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SEAPA MISSION CONFIRMS PERVASIVE CULTURE OF IMPUNITY

On 24 March 2005, Marlene Garcia-Esperat, a whistleblower-turned-journalist who exposed corruption in the government's Department of Agriculture, was gunned down in her home in full view of her children in Tacurong City, in southern Philippines. Her case was once heralded by IFEX members as the first time since 1986 that the people ultimately responsible for the murder of a journalist were identified. Now it has become symbolic of the struggle against impunity: the masterminds have continued to elude justice.

Four years to the day that Esperat was killed, media advocates from the Southeast Asian Press Alliance (SEAPA) converged in Manila on a mission to challenge President Gloria Macapagal Arroyo's administration about the killing of journalists.

According to the mission, impunity for the killers of journalists has reached an alarming level in the Philippines, and the current administration is doing little about it.

An average of five journalists has been killed in the line of duty in the Philippines since 2001 when the Arroyo administration came to power, says the mission.

The Center for Media Freedom and Responsibility (CMFR), IFEX's member in the Philippines and also a member of SEAPA, says in its 2008 annual report that six journalists were killed for their work last year alone. Aside from killings and physical attacks, the Philippine press also faced legal suits and other harassment from government officials and powerful personalities.

And despite extra efforts by civil society and media groups to convince the authorities that unsolved murders are a problem, they continue unabated, especially in rural areas, and the mission says they are setting a destructive trend in the region.

The SEAPA mission noted an increase in the violence against journalists and media workers in Malaysia, Cambodia, Indonesia and Thailand, including killings, harassment, and mob attacks on individual journalists; raids of media premises; and legal sanctions being used to silence the media and suppress online free expression in 2008.

According to the mission, "the culture of impunity that is deeply-rooted in the Philippines could be replicated in other countries in the region unless there is a common effort to dismantle it in the Philippines."

The mission welcomed a new government initiative, the creation of tracker teams within the Philippine National Police's Task Force Usig to lead to the arrest of suspected killers and masterminds in cases of murdered journalists. But, it stressed that "only a demonstration of the efficacy of the justice system in resolving crimes like the killing of Esperat can help put an end to the killing of journalists."

The Committee to Protect Journalists (CPJ), which released its annual Impunity Index in Manila to mark the fourth anniversary of Esperat's murder, recommended that the government take "hard steps to gain convictions: assigning sufficient prosecutors and investigators to these cases, moving trials to safe and impartial venues, protecting witnesses, and providing high-level political backing for all of these efforts." The Philippines was ranked the sixth worst in the world in CPJ's index of countries where journalists are killed regularly and governments fail to solve the crimes.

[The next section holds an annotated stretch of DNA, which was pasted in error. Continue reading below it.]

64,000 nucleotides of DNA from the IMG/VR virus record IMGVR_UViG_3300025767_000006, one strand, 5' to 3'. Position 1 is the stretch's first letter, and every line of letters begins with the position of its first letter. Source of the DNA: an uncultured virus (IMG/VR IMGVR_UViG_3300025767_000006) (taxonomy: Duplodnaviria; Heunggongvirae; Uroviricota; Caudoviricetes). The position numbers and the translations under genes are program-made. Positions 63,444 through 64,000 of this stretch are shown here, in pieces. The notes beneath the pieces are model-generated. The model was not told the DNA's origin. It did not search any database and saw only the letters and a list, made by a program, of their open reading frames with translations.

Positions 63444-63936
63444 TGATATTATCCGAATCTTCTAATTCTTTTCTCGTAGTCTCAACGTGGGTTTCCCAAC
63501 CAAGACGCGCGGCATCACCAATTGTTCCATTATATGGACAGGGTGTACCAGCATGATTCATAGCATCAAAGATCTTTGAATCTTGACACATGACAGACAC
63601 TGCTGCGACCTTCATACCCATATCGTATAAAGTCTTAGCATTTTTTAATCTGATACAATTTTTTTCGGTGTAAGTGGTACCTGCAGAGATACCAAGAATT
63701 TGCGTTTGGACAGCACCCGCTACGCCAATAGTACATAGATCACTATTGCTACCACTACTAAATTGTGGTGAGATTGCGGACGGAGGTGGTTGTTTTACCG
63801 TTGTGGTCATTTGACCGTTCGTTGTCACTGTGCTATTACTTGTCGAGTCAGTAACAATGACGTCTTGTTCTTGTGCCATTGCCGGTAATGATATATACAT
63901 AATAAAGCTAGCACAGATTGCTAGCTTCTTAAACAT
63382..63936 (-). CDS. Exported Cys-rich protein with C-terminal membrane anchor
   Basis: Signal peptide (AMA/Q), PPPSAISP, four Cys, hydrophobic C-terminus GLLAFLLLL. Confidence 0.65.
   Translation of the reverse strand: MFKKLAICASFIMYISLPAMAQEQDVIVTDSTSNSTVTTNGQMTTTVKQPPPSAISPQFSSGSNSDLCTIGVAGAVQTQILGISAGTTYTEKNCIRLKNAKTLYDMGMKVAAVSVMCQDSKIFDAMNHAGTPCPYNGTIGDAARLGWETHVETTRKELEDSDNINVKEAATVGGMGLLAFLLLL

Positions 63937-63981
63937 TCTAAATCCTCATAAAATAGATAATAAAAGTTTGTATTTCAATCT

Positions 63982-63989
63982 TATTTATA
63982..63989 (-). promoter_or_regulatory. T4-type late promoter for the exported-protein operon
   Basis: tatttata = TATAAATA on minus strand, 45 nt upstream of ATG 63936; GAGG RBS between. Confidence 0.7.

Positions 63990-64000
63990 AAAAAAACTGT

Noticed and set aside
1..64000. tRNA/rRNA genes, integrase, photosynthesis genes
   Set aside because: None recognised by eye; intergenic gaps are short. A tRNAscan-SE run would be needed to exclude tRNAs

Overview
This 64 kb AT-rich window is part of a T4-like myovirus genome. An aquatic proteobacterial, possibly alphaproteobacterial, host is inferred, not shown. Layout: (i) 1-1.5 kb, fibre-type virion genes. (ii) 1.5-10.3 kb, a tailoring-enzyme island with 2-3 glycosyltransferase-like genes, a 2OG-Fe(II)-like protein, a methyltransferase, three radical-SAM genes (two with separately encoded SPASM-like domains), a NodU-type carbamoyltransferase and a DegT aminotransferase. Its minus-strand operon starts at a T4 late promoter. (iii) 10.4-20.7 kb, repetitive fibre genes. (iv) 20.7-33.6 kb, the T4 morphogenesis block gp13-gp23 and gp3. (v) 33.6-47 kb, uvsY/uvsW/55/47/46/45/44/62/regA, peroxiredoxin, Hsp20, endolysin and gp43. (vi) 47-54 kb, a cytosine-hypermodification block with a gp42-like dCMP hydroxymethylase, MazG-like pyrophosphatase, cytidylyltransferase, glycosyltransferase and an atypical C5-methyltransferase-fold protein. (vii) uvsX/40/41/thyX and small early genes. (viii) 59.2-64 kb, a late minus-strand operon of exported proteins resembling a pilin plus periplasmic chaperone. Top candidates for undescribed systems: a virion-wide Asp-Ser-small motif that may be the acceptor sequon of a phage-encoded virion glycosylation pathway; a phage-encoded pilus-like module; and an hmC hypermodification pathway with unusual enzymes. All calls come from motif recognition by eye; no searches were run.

Political killings are not confined to journalists. According to leading human rights group Karapatan ( http://www.karapatan.org ), nearly 1,000 extrajudicial killings have been counted since Arroyo came to power.

The mission hopes the 2010 presidential election will drive Arroyo to stop the killings of journalists and political dissenters as well as the impunity that accompanies them, which could be "one of the enduring legacies (she) can leave the Filipino people as (her) term ends."

Comprised of media advocates from the Alliance of Independent Journalists in Indonesia, the Cambodian Association for the Protection of Journalists, the Thai Journalists Association, the Center for Independent Journalism in Malaysia and SEAPA, the mission travelled to the Philippines on 21-24 March 2009.

Visit these links:
- SEAPA mission, "Southeast Asian media advocates challenge Philippine President Gloria Arroyo on killing of journalists": http://www.ifex.org/en/content/view/full/101844
- CPJ has focused particularly on unsolved killings in the Philippines in its Global Campaign Against Impunity: http://www.cpj.org/campaigns/impunity/
- CPJ's Impunity Index: http://tinyurl.com/cfpgjf
- CMFR, "Philippine Press Freedom Report 2008": http://tinyurl.com/ddqh2q
- Also check out CMFR's interactive map on the killing of journalists, which plots the 130+ killings of journalists since 1986, by administration, gender, region, medium and motive: http://www.cmfr-phil.org/map/index_inline.html
(Photo of Marlene Garcia-Esperat, courtesy of her family)

(1 April 2009)

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